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Isometries in $\mathbb{R}^2$ are classified as rotations, translations, reflections and glide reflections. Is there a group theory rationale behind this grouping? In principle each of the infinite length preserving bijections is an isometry.

Also, when classifying the subgroups (frieze/wallpaper groups), how is the classification done? Frieze groups p1m1 and p1 are isomorphic. Yet they are categorized separately.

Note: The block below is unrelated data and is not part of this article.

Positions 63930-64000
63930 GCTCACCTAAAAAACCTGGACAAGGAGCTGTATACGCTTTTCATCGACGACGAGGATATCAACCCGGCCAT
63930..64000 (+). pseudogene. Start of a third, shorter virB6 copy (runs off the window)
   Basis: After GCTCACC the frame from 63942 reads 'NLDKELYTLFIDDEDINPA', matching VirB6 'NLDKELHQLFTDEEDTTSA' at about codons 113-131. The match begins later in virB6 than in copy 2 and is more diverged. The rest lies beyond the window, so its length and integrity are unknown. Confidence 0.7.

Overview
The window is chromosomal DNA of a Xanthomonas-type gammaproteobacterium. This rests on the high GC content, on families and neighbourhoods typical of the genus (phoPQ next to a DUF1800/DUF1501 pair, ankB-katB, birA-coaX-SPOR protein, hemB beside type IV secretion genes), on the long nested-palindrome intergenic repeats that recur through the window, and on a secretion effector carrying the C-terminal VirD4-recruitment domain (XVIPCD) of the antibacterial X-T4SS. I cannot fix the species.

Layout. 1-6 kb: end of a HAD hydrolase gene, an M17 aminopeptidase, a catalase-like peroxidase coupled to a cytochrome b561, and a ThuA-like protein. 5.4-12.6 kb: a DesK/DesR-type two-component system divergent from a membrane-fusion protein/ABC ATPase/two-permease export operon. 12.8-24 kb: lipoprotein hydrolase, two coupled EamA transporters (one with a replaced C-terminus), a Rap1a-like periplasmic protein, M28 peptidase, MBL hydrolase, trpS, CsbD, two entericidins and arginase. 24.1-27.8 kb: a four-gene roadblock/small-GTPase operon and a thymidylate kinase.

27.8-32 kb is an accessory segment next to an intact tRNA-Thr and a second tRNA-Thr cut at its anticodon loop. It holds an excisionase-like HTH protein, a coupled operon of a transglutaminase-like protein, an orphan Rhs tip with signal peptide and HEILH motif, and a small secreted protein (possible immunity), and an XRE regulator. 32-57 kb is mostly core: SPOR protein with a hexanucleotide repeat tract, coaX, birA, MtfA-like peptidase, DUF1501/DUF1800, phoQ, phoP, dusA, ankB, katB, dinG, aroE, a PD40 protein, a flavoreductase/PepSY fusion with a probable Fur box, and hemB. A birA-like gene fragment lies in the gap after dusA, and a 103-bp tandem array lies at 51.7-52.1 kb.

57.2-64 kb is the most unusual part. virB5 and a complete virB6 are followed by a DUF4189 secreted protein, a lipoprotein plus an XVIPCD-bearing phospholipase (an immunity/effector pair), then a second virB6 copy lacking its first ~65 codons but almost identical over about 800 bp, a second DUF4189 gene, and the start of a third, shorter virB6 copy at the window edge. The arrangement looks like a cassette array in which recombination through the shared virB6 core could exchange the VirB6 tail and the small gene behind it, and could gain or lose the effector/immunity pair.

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Let $f:\mathbb R^2\to\mathbb R^2$ be an isometry, and let $g(p)=f(p)-f(0,0)$. Note that $g$ is an isometry fixing the origin, so by the polarization identity, $$ g(p_1)\cdot g(p_2)=\frac{\|g(p_1)\|^2+\|g(p_2)\|^2-\|g(p_1)-g(p_2)\|^2}{2}=\frac{\|p_1\|^2+\|p_2\|^2-\|p_1-p_2\|^2}{2}=p_1\cdot p_2 $$ using the fact that $g$ preserves the Euclidean norm (i.e. distance to $(0,0)$) and preserves the distance from $p_1$ to $p_2$. Hence, $g$ preserves the inner product and is thus an orthogonal linear transformation. Since $O(2)$ consists of rotations and reflections, it follows that $f$ consists of a rotation or reflection followed by a translation. A non-identity rotation followed by a translation is a rotation, a reflection followed by a translation is either a reflection (if the translation is the identity) or a glide reflection, and the identity map (a rotation by $0^\circ$) followed by a translation is a translation.

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